SchoolArts Magazine

September 2017

SchoolArts is a national art education magazine committed to promoting excellence, advocacy, and professional support for educators in the visual arts since 1901.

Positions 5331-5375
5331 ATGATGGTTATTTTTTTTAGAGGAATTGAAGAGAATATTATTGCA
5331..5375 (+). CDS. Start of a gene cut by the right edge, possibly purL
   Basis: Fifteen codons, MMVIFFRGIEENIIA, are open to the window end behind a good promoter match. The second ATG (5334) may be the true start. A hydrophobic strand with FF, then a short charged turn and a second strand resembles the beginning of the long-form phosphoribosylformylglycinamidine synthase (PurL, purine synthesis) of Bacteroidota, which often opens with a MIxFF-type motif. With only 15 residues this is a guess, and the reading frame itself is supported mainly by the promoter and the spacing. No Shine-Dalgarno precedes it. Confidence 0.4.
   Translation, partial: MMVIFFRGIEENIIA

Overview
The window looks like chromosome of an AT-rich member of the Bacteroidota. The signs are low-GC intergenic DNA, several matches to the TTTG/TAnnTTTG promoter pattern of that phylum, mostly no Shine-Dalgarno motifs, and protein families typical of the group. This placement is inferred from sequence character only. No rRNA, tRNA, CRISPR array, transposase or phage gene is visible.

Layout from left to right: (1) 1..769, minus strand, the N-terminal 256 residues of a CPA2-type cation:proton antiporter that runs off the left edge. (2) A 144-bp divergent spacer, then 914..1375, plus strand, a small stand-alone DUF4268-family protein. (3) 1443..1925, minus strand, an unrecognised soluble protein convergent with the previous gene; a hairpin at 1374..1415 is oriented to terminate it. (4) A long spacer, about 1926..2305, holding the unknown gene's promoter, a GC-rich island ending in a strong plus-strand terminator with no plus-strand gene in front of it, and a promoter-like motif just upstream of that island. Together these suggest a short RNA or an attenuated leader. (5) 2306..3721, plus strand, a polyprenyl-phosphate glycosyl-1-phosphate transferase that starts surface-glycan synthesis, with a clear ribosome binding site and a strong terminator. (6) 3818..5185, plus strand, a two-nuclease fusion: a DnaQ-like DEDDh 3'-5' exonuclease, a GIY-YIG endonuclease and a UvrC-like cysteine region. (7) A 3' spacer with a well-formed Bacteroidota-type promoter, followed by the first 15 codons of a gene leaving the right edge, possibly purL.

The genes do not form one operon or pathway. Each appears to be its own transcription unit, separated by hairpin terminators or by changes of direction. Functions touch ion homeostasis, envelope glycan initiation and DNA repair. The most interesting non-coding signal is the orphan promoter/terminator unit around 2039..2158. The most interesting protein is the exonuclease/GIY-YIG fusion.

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24 SEPTEMBER 2017 SchoolArts T H E O P E N A R T R O O M E veryone has something that drives them crazy, which is why complaining is an excellent subject for artistic exploration. Students don't often have free reign to complain, making thinking about it feel novel and engaging. This broad theme can be taken in many different directions, and is perfect for facilitat - ing a high level of choice. Students can make artwork about trivial concerns, such as squeaking doors, or serious problems such as global warming. They might even choose to make work about how hard it is to come up with an idea or how they hate this theme. All of this is great because it involves developing opinions and communicating them visually, which is pretty advanced stuff. Examining Issues The Guerrilla Girls, the feminist artist collective that took on the art world patriarchy starting in the 1980s, are expert complainers. To inspire examining issues that are meaningful and ways to approach talking about those topics visually, have students watch The Art of Complaining, an episode of PBS's The Art Assignment featuring the Guerrilla Girls. After students watch, have them think about issues they have a com - plaint about by completing a group brainstorming challenge. Divide the class into groups of three or four and challenge each group to list as many complaints as they can in five minutes. After the time is up, ask groups to share some of their top complaints. As students begin the process of taking a concept and turning it into an image that communicates that idea, they should keep their audience in mind. What information or image would persuade someone who disagrees with them to see their point of view? Design and Creation Once students have an idea, encourage them to design their artwork in the way that works best for them. Some examples of design methods are: • researching • sketching • experimenting with media • creating a rough draft • drawing compositional thumbnails • practicing technique • finding or taking resource images • requesting a demonstration Students should select two or more design activities and work through them with the goal of collecting the needed information to make their artwork successful. The student is responsible for the entire design, including selecting media, planning content, and addressing aesthetics. Once the work is planned, the focus shifts to creating the final product, which will often result in unexpected twists and turns that the student needs support to address. Teacher as Support The role of the teacher in this instruc- tional format is to be a sounding board, the voice of experience, and an encourager in daily conversations with students as they work. Differen- tiation is a natural part of these con- versations as the teacher and student work together to find solutions to challenges that arise. Communicating and Reflecting This lesson is all about effective communication. As students reflect, whether it is through posting on a personal blog, presenting, or sharing work in a teacher-student conference, they should think about how well the image they created communi - cates their intended concept. Some questions that work well for reflec - tion are: What complaint did you choose to feature in your work? What do you want people to know about your point of view? How did you plan and compose your work to get your point across? Were you successful? The work that students make in response to this theme is personal and contemporary. It's about their personal view of the world, which makes this experience a truly meaningful one. If we want to facilitate self-expression in our classrooms, asking open-ended questions is a great place to start. Melissa Purtee is an art teacher at Apex High School in Apex, North Carolina, and co-author of The Open Art Room, available from Davis Publications. Please Complain Melissa Purtee Students don't often have free reign to complain, making thinking about it feel novel and engaging. Students create images to communicate their ideas, keeping their audience in mind.

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